Lebanese broadcasters LBCI and al-Jadeed reported on Saturday that Mohammad Safadi had withdrawn his candidacy to be the head of the next Lebanese government.
A later statement by Safadi said he had found it difficult to form a “harmonious” government that could launch reforms requested by the people of Lebanon during weeks of street protests.
“It is difficult to form a harmonious government supported by all political sides that could take the immediate salvation steps needed to halt the country’s economic and financial deterioration and respond to the aspirations of people in the street,” said Safadi.
However, other reports suggested major political parties had yet come to a final decision on the issue and endorse Safadi as the next PM.
Parliament Speaker Nabih Berri told newspaper al-Joumhouria that the political situation in Lebanon was getting more complicated, comments that suggested a consensus on Safadi that was reported two days ago had yet to become final.
“Things are becoming more complicated and a quick solution is needed to get Lebanon out of this crisis,” Berri said, Press TV reported.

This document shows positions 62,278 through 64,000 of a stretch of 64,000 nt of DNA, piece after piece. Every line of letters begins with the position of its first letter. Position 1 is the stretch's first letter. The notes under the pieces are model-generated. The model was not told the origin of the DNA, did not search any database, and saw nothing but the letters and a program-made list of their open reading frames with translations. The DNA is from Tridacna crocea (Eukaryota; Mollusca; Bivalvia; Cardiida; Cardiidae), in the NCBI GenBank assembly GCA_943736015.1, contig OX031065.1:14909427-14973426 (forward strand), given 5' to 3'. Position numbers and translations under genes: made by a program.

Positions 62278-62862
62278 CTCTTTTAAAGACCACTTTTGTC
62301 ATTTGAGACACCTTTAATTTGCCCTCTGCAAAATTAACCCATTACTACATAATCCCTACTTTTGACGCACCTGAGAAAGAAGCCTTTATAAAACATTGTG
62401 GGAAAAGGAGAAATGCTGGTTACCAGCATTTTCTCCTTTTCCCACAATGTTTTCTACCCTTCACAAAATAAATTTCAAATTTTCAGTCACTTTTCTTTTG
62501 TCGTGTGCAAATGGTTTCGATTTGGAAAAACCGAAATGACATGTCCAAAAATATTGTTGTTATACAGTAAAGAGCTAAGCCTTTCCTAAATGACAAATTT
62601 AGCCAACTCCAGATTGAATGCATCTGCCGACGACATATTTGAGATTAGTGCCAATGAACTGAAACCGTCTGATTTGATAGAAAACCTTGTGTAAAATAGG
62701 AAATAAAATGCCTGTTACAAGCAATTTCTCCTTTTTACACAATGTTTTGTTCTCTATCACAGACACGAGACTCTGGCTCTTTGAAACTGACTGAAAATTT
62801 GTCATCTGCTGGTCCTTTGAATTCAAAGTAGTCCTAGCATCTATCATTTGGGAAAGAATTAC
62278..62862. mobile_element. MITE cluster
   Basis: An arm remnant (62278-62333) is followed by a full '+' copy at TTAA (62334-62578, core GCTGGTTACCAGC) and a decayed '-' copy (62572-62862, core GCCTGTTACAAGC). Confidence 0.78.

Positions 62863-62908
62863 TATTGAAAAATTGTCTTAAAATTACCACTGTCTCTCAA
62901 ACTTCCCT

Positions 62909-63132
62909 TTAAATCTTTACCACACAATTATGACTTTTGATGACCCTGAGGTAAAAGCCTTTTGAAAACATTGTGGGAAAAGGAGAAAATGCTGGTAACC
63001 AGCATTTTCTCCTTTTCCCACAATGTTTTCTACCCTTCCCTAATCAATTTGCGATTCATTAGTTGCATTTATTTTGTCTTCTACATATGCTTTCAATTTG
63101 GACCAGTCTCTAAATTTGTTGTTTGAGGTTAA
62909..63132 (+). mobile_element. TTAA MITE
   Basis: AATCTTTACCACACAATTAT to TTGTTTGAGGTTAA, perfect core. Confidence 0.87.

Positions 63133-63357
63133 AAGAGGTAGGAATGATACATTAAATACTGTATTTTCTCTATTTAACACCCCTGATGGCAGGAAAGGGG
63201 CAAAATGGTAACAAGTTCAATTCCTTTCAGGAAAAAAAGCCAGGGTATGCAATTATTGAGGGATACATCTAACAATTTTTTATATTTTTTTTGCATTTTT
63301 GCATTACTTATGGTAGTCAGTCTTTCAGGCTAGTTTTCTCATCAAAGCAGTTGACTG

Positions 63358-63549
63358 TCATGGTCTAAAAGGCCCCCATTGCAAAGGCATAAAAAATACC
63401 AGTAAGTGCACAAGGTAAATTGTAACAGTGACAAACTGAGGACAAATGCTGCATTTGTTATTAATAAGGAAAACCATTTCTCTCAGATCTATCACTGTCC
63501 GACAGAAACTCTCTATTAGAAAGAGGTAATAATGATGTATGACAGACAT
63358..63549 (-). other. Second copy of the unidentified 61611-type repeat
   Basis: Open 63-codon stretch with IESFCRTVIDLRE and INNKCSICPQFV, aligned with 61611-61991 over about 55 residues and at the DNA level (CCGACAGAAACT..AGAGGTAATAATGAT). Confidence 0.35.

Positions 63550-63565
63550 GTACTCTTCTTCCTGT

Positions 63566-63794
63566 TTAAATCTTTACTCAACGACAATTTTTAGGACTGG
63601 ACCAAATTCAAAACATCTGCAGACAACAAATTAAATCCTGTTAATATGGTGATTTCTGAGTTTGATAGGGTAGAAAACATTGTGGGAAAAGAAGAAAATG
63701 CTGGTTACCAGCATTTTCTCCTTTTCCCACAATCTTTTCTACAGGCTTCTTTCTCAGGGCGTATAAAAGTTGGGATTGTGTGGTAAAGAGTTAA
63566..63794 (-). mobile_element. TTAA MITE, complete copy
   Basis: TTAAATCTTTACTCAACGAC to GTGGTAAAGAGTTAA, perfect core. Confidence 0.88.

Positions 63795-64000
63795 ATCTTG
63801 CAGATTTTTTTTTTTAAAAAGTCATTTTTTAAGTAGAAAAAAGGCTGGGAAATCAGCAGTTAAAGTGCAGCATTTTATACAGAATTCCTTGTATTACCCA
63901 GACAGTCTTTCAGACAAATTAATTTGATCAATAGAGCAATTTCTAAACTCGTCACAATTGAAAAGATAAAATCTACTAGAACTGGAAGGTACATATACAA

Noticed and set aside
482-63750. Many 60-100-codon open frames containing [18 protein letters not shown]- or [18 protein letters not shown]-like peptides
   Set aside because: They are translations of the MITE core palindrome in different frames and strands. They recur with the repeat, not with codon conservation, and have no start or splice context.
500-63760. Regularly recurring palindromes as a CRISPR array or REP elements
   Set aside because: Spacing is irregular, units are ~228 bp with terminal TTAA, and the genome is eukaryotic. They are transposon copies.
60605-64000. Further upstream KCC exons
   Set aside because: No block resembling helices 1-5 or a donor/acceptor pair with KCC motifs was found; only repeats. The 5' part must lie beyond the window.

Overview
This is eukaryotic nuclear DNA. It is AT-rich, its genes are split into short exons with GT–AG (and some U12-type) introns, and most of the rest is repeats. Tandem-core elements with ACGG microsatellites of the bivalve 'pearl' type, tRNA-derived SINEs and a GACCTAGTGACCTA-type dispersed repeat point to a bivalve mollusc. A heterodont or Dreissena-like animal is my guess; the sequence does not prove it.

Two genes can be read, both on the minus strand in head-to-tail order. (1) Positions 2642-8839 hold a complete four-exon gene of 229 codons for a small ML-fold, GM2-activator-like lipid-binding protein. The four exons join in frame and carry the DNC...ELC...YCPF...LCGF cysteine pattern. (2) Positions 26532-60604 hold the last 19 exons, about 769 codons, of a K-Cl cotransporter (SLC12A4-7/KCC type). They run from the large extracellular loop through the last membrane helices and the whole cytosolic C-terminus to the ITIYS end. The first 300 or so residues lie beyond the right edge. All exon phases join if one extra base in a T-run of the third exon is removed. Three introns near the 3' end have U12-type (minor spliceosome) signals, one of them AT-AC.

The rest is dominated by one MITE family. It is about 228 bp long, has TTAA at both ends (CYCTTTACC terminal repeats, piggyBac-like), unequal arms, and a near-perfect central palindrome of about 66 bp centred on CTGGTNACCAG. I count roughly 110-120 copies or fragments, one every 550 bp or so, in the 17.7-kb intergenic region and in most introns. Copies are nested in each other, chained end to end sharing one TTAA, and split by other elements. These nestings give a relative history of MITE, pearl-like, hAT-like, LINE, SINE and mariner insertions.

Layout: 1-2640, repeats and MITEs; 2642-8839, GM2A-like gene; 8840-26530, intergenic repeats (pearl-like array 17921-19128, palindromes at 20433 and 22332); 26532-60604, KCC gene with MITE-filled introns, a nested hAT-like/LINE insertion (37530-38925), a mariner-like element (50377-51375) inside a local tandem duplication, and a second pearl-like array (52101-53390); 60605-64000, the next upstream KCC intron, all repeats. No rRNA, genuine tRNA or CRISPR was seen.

Lebanese media said on Thursday that major political parties, including the Lebanese resistance movement Hezbollah and its allied Amal group, had agreed to allow Safadi to form a new government after former Prime Minister Sa’ad al-Hariri resigned on October 29.
Political sources said protests against corruption and mismanagement in Lebanon would only escalate if Safadi, a prominent businessman who is regarded as a member of the ruling elite, takes charge of a new government.
Under Lebanon’s sectarian power-sharing system, the prime minister should be chosen from the country’s Sunni population.
The nominee for the post should be endorsed by Lebanese President Michel Aoun, a Maronite Christian, who himself should consult members of parliament led by Berri who is a Shia Muslim.
Safadi said in his Saturday statement that it was better for Lebanon to have Hariri back as prime minister. Hezbollah and Amal have also urged Hariri to continue in the post despite disagreement on the formation of a future cabinet.